(3BL Media/Justmeans) - A lot of people who don’t like change say that renewables are only economical because of government subsidies. First of all, even as prices continue to fall, there are already a number of places where renewables are cost-competitive without any subsidies. Second, what most people do not realize is the extent to which conventional fossil fuels are subsidized. A recent report from the International Monetary Fund (IMF) sheds light on this.
They key findings of the study, as summarized on their website are as follows:
“First, post-tax energy subsidies are dramatically higher than previously estimated, and projected to remain high despite the sharp decline in international energy prices. Second, the vast majority of energy subsidies reflect domestic externalities, so countries should move ahead with energy subsidy reform unilaterally in their own interests. Third, the potential fiscal, environmental and welfare impacts of energy subsidy reform are substantial. Using the fiscal dividend to lower distortionary taxes or increase productive public spending could further improve welfare and economic growth.”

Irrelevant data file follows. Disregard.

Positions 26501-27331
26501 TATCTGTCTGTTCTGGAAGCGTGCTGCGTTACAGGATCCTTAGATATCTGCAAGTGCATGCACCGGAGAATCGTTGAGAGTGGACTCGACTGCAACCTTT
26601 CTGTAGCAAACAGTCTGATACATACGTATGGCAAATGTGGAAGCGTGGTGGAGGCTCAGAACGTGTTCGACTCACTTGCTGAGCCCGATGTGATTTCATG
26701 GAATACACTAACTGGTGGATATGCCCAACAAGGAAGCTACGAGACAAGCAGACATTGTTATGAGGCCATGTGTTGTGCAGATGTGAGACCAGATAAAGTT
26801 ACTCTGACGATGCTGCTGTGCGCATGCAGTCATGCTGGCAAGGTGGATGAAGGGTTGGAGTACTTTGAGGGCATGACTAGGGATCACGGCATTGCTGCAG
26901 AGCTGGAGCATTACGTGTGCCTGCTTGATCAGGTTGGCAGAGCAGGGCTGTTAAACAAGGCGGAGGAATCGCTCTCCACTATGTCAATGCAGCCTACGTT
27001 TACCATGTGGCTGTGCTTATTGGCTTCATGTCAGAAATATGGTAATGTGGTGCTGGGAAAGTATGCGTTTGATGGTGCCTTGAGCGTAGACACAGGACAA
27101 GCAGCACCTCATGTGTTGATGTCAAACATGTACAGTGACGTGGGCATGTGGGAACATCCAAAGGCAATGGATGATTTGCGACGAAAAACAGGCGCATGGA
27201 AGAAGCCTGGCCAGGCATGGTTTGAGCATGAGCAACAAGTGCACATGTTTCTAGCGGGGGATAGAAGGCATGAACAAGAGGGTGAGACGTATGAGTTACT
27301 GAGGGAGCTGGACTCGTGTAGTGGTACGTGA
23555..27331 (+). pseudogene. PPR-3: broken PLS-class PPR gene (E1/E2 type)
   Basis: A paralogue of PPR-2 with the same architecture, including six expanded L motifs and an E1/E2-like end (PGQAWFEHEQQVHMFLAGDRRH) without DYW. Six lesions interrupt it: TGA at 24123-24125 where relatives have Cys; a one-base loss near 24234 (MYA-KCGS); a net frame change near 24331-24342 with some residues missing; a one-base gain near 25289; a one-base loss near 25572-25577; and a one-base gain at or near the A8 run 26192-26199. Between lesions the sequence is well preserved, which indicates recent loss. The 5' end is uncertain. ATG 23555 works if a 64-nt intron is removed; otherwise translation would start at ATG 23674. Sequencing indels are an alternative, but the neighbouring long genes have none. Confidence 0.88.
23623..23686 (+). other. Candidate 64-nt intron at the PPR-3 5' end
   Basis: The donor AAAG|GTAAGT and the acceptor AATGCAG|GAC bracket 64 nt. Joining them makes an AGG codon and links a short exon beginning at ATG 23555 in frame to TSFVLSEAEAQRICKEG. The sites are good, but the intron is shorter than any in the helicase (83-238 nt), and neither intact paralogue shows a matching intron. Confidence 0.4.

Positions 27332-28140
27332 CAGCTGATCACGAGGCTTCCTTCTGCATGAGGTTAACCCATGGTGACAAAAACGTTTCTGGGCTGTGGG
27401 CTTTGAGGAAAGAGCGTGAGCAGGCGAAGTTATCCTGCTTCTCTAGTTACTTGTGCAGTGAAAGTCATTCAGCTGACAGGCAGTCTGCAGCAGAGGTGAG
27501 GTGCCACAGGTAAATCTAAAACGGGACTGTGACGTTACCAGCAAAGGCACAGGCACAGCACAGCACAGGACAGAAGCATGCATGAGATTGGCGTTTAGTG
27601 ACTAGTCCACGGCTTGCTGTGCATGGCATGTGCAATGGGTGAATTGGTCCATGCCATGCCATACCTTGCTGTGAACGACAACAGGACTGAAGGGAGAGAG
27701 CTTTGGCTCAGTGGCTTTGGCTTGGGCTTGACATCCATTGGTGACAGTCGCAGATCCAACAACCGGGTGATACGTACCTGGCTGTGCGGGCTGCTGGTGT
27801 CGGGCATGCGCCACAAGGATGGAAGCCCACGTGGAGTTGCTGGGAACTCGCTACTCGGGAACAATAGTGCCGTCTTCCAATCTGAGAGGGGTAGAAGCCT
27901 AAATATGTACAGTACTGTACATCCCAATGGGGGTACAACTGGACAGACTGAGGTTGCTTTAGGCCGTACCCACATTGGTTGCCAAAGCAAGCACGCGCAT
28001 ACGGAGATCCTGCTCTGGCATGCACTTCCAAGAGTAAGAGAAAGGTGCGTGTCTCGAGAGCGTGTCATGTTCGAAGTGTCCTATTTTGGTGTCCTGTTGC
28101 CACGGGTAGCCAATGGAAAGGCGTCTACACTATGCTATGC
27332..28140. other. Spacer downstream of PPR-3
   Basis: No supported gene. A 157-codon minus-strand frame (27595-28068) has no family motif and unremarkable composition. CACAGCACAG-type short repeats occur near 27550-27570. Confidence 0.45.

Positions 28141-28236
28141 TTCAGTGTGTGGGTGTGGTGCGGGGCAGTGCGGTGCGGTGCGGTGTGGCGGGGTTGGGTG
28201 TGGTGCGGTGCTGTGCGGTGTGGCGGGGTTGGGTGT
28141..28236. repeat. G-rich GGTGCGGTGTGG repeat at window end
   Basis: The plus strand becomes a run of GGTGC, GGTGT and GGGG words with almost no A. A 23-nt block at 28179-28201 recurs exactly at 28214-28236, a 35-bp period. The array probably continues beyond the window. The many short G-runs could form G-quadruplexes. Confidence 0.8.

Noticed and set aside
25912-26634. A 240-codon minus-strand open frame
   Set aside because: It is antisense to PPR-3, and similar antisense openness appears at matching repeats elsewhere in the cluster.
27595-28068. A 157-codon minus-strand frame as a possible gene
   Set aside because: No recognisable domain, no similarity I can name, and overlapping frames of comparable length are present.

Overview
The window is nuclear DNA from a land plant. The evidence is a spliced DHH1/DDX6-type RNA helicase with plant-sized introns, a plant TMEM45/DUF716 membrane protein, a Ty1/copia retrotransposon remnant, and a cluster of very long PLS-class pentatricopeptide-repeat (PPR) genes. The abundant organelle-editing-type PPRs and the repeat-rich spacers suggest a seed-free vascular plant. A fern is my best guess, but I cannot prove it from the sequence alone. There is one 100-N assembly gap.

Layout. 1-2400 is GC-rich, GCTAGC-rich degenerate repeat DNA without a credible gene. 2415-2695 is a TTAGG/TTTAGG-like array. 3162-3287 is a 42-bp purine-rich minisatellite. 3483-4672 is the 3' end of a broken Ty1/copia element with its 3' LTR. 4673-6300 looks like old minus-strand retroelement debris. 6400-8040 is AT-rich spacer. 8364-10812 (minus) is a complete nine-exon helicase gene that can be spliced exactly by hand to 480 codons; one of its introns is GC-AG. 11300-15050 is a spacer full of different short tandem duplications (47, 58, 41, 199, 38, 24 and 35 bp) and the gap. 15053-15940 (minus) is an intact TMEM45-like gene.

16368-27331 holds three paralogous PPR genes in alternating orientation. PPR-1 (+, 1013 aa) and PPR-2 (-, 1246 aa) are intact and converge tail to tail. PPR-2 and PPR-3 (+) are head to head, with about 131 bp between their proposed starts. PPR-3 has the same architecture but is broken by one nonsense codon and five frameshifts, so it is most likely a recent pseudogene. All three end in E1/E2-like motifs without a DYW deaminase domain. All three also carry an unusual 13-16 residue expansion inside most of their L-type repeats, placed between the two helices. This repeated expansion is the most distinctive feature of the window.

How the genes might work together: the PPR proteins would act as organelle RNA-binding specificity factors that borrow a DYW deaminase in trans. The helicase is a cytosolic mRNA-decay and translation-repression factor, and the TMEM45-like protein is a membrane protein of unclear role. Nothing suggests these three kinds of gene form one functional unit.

The numbers disclosed in this report are so monumental, you might want to make sure you are sitting down before reading them. The expected global subsidy for the year 2015 is $5.3 trillion dollars. That’s equivalent to 6.5% of the global gross domestic product (GDP) and over 29% of the projected US GDP for the same year. According to The Guardian, that works out to $10 million per minute. That’s just the subsidies. By the time all that all is converted into motor fuels, consumers spend an additional $5.5 trillion. All told, that means, we spend roughly 13.2% of the global GDP to be able to fill up our cars with fuel. That’s more than half of what an average of 83 countries tracked by USDA, spend on food. That number also edges out the total government health spending, according to the World Health Organization (WHO), which came in at 6.0% (in 2013, the latest year for which figures were available).